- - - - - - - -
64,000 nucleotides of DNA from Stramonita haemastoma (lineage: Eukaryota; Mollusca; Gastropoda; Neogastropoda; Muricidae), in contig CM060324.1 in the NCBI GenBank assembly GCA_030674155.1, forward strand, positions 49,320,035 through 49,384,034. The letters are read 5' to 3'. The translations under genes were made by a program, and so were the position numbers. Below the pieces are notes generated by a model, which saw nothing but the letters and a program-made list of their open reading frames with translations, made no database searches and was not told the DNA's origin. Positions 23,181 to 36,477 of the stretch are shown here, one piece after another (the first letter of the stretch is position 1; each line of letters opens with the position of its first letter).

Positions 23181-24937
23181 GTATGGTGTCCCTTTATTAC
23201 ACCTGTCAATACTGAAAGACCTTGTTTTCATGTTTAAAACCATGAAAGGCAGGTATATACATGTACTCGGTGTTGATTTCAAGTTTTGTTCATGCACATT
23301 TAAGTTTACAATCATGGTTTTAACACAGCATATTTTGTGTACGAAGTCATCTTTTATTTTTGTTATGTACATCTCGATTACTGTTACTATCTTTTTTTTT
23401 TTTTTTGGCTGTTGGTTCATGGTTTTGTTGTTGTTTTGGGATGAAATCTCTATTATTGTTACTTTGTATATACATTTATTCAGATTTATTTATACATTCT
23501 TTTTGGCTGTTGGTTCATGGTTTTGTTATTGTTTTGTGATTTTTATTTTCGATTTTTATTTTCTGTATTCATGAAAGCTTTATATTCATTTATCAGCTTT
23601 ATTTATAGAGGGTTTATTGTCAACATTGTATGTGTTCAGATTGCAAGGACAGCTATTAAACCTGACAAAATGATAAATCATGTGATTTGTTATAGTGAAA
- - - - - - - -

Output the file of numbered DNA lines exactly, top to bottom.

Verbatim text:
64,000 nucleotides of DNA from Stramonita haemastoma (lineage: Eukaryota; Mollusca; Gastropoda; Neogastropoda; Muricidae), in contig CM060324.1 in the NCBI GenBank assembly GCA_030674155.1, forward strand, positions 49,320,035 through 49,384,034. The letters are read 5' to 3'. The translations under genes were made by a program, and so were the position numbers. Below the pieces are notes generated by a model, which saw nothing but the letters and a program-made list of their open reading frames with translations, made no database searches and was not told the DNA's origin. Positions 23,181 to 36,477 of the stretch are shown here, one piece after another (the first letter of the stretch is position 1; each line of letters opens with the position of its first letter).

Positions 23181-24937
23181 GTATGGTGTCCCTTTATTAC
23201 ACCTGTCAATACTGAAAGACCTTGTTTTCATGTTTAAAACCATGAAAGGCAGGTATATACATGTACTCGGTGTTGATTTCAAGTTTTGTTCATGCACATT
23301 TAAGTTTACAATCATGGTTTTAACACAGCATATTTTGTGTACGAAGTCATCTTTTATTTTTGTTATGTACATCTCGATTACTGTTACTATCTTTTTTTTT
23401 TTTTTTGGCTGTTGGTTCATGGTTTTGTTGTTGTTTTGGGATGAAATCTCTATTATTGTTACTTTGTATATACATTTATTCAGATTTATTTATACATTCT
23501 TTTTGGCTGTTGGTTCATGGTTTTGTTATTGTTTTGTGATTTTTATTTTCGATTTTTATTTTCTGTATTCATGAAAGCTTTATATTCATTTATCAGCTTT
23601 ATTTATAGAGGGTTTATTGTCAACATTGTATGTGTTCAGATTGCAAGGACAGCTATTAAACCTGACAAAATGATAAATCATGTGATTTGTTATAGTGAAA